For the most acute cases, rest is usually the best medicine. As the injury improves, you can try to bike or use the elliptical until you're able to return to running. While it may derail your training, the longer you put off the healing process, the worse the injury is likely to get.
"Soft tissue work, like foam rolling and Graston, can help provide some relief, and may even eliminate symptoms," says Dolobowsky. These measures are often effective when you are first experiencing pain, allowing you to tackle the issue before it worsens. Not only can soft tissue massage and related treatments help work out any adhesions that have developed along the IT band, but it can also assist in stretching the tissue and making it more pliable.
Even still, ITBS is likely to continue rearing its ugly head until you address the root cause of the injury. If you are a runner who has experienced these issues in the past, it is worth having a physical therapist assess your gait and lower extremity strength to identify potential weak spots that may be causing the problem in the first place.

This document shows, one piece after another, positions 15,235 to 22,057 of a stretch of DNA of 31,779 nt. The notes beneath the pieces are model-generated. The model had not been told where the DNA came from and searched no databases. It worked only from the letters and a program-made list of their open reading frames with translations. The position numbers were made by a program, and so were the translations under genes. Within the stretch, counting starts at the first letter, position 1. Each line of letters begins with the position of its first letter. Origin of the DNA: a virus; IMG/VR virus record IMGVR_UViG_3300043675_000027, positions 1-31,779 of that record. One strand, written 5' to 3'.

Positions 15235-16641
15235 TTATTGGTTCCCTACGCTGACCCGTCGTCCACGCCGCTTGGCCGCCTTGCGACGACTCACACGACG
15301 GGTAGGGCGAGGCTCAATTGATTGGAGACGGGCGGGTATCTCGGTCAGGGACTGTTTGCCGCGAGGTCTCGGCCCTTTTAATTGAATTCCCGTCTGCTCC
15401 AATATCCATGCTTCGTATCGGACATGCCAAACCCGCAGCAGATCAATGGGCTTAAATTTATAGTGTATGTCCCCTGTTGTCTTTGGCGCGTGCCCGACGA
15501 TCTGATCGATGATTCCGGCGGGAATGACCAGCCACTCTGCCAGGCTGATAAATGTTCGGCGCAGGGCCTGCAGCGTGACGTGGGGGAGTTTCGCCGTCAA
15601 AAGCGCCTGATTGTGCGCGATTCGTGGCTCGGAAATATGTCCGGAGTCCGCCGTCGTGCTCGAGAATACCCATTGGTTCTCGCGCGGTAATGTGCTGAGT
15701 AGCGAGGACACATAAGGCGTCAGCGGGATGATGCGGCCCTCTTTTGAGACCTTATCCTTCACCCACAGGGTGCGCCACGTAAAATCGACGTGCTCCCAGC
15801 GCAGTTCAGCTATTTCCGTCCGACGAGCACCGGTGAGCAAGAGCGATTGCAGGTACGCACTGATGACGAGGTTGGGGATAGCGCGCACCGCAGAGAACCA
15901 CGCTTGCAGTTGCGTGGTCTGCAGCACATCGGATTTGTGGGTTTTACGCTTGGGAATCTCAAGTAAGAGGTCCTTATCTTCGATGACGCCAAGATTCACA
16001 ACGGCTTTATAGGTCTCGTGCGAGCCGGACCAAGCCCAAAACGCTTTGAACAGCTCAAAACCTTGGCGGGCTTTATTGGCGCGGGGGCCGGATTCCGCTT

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"A physical therapist can diagnose the muscle imbalances that are putting extra strain on the IT band, and develop a treatment program to resolve your specific issues," says Dolobowsky.
Runners should start a strength routine that includes exercises such as single-leg balance moves, side leg lifts and clamshells. The purpose of such exercises is to strengthen the major running muscles and the smaller stabilizing muscles that help support the running motion.
While ITBS can be persistent once it takes hold, strength and flexibility work done 2 to 3 times a week can make all the difference. If you are beginning to feel a bit of tightness near the outside of your knee or a tinge of pain around your hip, it's well worth the few minutes it takes to do these exercises. Your body will thank you down the road.
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